Yes, India has little need for local defense as the Indian Ocean is basically an Imperial Lake. All access points are covered by Empire bases. Germany did have pre-war plans to use the Pacific Squadron on raids around Australia to draw off RN strength from the North Sea but these plans were binned once the RAN was established with HMAS Australia as a core. The Dreadnought Armoured Cruiser was the antidote to the fast raider (converted liner) that the German's were known to be planning - the sheds housing the guns at Kiel had the liner's name painted over the door.here's two key concepts when it comes to dominion defense.
1. Local defense.
2. Imperial defense.
I certainly agree that a battlecruiser would do better for contribution towards imperial defense however I believe that a battlecruiser might be overkill for local defense. If we were to judge the threats believed likely in the Indian Ocean in the case of a major war we could rank the threats to be 1. Auxiliary cruisers (very likely) 2. Protected cruisers (somewhat likely) 3. Armoured Cruiser (unlikely). The idea of enemy battlecruisers in theater isn't even being considered. Von Der Tann (Germany's first battlecruiser) hasn't even been laid down yet. If they looked at a 'flagship' a year or two later they may have decided battlecruiser. I don't know.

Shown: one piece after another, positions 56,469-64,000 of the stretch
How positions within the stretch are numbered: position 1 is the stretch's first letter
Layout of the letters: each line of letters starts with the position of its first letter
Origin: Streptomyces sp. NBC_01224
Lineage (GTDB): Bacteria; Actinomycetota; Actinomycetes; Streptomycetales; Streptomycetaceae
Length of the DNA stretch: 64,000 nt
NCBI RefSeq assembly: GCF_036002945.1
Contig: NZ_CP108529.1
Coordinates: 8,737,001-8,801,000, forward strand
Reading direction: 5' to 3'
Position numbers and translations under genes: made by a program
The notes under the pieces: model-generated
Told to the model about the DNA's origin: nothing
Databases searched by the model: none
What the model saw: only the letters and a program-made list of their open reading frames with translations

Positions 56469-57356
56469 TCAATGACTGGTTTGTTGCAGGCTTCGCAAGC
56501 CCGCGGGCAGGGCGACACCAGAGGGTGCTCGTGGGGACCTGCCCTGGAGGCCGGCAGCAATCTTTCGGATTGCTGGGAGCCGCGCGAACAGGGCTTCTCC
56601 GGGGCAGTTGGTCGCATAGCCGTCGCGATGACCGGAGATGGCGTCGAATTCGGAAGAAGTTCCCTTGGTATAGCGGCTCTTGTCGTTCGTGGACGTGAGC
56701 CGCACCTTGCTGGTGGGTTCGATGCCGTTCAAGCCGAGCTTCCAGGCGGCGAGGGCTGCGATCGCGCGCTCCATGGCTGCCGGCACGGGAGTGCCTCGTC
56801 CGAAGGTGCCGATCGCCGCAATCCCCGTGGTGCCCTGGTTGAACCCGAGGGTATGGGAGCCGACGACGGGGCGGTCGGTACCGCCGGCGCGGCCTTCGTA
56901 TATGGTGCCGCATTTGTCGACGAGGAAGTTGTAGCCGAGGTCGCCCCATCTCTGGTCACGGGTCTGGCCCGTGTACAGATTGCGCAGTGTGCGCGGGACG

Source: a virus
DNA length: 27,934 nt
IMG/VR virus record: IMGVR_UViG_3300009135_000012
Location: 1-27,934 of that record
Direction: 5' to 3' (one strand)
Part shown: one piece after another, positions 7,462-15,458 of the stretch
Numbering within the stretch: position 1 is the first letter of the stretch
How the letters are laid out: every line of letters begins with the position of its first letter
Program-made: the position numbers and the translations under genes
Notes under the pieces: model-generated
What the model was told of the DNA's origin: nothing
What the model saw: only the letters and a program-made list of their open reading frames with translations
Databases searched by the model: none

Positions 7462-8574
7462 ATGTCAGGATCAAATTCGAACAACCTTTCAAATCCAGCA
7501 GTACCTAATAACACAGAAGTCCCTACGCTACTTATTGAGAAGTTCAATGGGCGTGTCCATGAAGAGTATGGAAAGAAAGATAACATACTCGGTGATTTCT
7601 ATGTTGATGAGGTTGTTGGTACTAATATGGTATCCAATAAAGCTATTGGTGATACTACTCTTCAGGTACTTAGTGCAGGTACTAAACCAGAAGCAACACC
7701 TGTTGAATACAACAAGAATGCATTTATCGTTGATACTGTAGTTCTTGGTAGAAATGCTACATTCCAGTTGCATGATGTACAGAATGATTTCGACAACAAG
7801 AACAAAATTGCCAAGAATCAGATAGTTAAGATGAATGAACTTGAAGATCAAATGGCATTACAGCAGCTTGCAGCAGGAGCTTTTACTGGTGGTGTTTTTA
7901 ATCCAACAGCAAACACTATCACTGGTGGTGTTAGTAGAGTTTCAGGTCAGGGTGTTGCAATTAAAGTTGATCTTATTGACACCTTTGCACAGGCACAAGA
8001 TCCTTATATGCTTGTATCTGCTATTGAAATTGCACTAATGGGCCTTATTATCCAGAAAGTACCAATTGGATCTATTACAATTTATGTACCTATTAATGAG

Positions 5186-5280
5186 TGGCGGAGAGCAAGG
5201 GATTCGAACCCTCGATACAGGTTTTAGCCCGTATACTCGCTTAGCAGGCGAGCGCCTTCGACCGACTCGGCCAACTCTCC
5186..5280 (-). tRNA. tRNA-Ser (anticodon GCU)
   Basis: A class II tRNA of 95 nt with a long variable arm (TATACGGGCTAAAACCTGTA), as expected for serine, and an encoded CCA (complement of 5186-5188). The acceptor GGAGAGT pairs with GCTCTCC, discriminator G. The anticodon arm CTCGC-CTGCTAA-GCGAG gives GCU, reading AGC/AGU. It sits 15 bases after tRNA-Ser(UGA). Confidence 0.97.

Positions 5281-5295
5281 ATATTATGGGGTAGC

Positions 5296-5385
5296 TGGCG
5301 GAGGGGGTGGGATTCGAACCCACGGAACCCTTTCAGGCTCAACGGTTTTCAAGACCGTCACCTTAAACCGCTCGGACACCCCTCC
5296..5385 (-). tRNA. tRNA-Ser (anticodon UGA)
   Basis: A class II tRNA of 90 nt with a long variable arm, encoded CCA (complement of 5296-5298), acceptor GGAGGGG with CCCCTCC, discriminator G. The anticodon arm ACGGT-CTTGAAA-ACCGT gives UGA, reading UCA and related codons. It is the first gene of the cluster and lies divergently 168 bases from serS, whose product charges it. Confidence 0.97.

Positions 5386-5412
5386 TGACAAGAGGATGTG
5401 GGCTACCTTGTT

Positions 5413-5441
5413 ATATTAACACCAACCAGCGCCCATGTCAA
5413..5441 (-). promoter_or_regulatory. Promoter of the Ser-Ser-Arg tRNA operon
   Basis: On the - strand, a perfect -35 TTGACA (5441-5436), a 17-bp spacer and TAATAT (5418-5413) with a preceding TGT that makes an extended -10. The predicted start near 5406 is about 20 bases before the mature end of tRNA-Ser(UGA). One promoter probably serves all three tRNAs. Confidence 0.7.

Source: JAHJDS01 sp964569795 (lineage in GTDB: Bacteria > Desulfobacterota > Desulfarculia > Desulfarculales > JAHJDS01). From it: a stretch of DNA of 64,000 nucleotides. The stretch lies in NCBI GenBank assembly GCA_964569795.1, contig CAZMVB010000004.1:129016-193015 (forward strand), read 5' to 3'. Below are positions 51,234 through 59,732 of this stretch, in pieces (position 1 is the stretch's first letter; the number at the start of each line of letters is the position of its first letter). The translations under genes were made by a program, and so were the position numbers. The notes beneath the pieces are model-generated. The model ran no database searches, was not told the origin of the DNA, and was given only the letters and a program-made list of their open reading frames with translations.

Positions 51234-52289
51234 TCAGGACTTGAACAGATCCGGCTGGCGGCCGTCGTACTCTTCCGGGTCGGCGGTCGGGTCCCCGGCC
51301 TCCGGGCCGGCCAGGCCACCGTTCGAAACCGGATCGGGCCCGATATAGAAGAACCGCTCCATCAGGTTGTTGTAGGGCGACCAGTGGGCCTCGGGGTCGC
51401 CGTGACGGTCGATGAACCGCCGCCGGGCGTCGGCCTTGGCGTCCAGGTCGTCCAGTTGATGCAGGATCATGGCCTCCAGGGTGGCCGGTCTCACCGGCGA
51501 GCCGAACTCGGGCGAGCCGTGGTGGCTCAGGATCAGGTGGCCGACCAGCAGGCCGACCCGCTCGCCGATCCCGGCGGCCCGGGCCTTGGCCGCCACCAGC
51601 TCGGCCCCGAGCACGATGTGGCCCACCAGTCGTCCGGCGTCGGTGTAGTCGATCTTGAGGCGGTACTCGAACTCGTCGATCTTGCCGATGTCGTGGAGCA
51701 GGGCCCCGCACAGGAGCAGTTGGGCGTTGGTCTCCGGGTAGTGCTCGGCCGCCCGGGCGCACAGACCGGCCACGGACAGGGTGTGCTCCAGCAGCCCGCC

It's also less likely that the Royal Navy will be calling for a "second class cruiser" or "armoured cruiser" to deploy to home waters as soon as war breaks out.
The economy of this British India is somewhat stronger than our time line but at the same time it can't go buying a Battlesquadron for the Royal Navy.
For another thing a battlecruiser is limited to Ceylon for drydock in the Indian Ocean (with Singapore and Alexandria as options outside the immediate area).
One of the drivers for this could be nationalism in that Japan has just earned the respect of the world with the success of their navy. India could utilise the same idea. In this case large units will provide the necessary prestige. This is also coinciding with Fisher's first stint at the Admiralty, there was very much aversion to building '2nd rate' or '3rd rate' ships when time would provide them anyway. Colonies had been contributing cash to support local RN units of poor quality (these 2nd and 3rd rate ships). Natal had just taken their subsidy and put it towards the gift of the Warrior Class Armoured Cruiser HMS Natal. India could perhaps do something similar in the initial step and then have these gift ships signed over to a fledgling RIN, perhaps 3 more Minotaurs, followed by 2 Indefatigables. A RIN may see 2 Fleet Units, one for the Med and one for the China Station as serving their local needs rather than contributing to North Sea strength.